Fioravanti is a couture clothing store and studio in Beacon Hill where Mia Fioravanti and her daughter Wysdom design and sew pieces meant to endure. “I am not interested in trends.” Says Mia. “I think it’s important to be on some sort of trend so that your stuff is relevant and modern and someone will want to wear it. The thing about us is, we are much more interested in something that lasts. That is one thing I have always tried to stay true to.” Their studio is filled with pieces that have a timelessness about them, from classic sleeveless black dresses to sheer navy ponchos and impeccable white button-downs. The duo will soon be moving to a space down the street on Beacon Ave. where they will quadruple their space. “We are looking to create more of a lifestyle store rather than just clothing, so we are going to have other people’s work, we’re going to have events, and I’m looking for artists, photographers, people like that who want to do shows. I have three people slated to do shows and art openings once a month, so it’s going to be a much more dimensional kind of place.” Mia Fioravanti taught herself to sew at age 8. Daughter to a father who ran a woolen mill in the Midwest, Fioravanti was introduced to the family business lifestyle at a young age. “I went to art school and was doing graphic design and advertising, and I hated it so I went back to sewing.” While working with a dry cleaner in Denver, Fioravanti brushed up on her sewing skills, then spent a year apprenticing with a woman from Russia who specialized in couture. With intermittent careers as a stylist and a Waldorf teacher, Fioravanti is now running her business on Beacon Hill with her daughter Wysdom, who graduated in May with a bachelors degree in technical design.
“As far as fashion goes, that’s kind of a funny word to define, but I feel that I’ve always been a dress maker. I’ve always done lots of couture work, that’s my background – making everything kind of hand made and now we have a manufacturer who’s doing some of the work and we’re doing some of the work.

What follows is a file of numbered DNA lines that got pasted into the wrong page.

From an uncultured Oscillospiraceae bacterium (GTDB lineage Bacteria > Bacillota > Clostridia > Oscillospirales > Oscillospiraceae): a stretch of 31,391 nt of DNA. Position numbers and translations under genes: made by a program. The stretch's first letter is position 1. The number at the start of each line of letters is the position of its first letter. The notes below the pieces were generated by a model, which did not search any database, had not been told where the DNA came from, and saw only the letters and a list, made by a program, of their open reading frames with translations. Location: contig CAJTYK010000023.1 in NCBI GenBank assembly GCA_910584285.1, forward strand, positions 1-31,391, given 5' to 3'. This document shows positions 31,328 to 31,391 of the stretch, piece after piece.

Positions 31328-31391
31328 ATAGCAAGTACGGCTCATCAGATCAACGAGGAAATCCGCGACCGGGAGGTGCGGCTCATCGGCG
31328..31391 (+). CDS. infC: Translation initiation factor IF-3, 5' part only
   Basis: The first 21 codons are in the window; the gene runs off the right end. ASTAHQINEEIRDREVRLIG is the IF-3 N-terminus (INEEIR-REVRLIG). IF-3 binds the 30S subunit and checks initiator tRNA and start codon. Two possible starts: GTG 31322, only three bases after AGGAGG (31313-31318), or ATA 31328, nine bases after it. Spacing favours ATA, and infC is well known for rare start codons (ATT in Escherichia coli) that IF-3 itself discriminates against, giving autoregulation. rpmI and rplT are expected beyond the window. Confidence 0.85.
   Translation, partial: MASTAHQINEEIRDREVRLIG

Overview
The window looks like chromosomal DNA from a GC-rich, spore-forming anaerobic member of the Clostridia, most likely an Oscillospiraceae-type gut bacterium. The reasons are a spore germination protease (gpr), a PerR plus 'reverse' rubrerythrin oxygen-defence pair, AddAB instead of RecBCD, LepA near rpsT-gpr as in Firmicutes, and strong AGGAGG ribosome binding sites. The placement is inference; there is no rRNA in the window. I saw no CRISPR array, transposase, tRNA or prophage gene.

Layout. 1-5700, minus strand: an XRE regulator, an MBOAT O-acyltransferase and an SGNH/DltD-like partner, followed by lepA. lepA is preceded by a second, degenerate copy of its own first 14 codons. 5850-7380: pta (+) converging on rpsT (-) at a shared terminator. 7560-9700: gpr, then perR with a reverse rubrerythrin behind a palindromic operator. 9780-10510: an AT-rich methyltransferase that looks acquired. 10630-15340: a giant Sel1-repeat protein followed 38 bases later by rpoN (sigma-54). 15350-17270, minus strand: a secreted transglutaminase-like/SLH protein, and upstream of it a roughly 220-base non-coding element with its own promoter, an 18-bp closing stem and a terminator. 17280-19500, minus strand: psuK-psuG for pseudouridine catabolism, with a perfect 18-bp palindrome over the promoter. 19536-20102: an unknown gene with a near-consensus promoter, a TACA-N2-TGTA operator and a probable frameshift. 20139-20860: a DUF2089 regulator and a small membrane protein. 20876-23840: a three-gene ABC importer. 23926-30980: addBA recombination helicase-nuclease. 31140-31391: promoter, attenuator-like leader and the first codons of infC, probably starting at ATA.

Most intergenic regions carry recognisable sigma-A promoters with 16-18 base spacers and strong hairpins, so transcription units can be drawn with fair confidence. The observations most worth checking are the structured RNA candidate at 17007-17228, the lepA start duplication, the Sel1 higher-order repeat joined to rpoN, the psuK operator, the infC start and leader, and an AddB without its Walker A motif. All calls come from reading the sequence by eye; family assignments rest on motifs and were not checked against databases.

I don’t know where we’re heading with all of that but we kind of pride ourselves on being part of slow fashion and slow clothing, kind of similar to slow food, we want to do creative work, but we also have a baseline. We have a line of clothing and then from there we’re doing some one-of-a kind pieces, or three-of-a kind.” Wysdom grew up around design and sewing then went on to study the more technical side of the craft. “I’m trying to get experience but I’m also leading the technical part because she [Mia] is not very technical. That’s a challenge, because I don’t know everything, I just know a little bit. Coming straight from school and jumping into this business is pretty major, but it has allowed me to do so much. Working with pattern making, making things from scratch and seeing something finished that I made the pattern for, is pretty amazing.”
Mia freely expresses the benefits of working with someone who has a different background than herself. “I’m not interested in doing this by myself anymore. At one time I was like, ‘I’ll just do it all’, and it just doesn’t work. There has to be collaboration. I feel like when Wysdom came along it was right on time because I don’t know how much longer I would have been able to sustain it by myself. We have a really great team effort going on here, and it’s been really great having a person coming right out of school who has fresh perspectives and fresh ideas, and is from a different generation, you know, it’s very important.” The Fioravantis are quite the creative household. Their oldest daughter Julia is an artist as well and often models the Fioravanti line. Their closeness as a family and common ground as artists eliminates the need to sugar coat their opinions about one another’s work. Wysdom says of working with her mother, “She has more super creative craziness sometime and I’m more of the editor. I say no a lot, and it works because we’re family so we can be honest. We care about each other’s feeling but we get over things really quickly.”
Likewise, Mia says Wysdom often makes their work stay true to the idea. “I feel like I’m being parented sometimes, but it’s okay, because Wysdom’s got a lot of grounding and I don’t, so this way we stay on track. It’s good to have someone really different from you who holds you accountable.”
The Fioravanti’s shared reverence for the combination of good design and artistic sensibility shows in their work. “When you’re coming from a design point of view rather than a trend point of view, that is a guiding principle, so, no matter what you do, it is relevant if you’re coming from a good design and understanding the artistic composition. Composition is composition. There are rules to it and if you master them and you understand them, then you can break the rules and start making your own.” Watching the two work together in their studio, it seems that Wysdom may be teaching her mother new rules, but that Mia is undoubtedly passing on the invaluable artistry of a lifetime of dressmaking.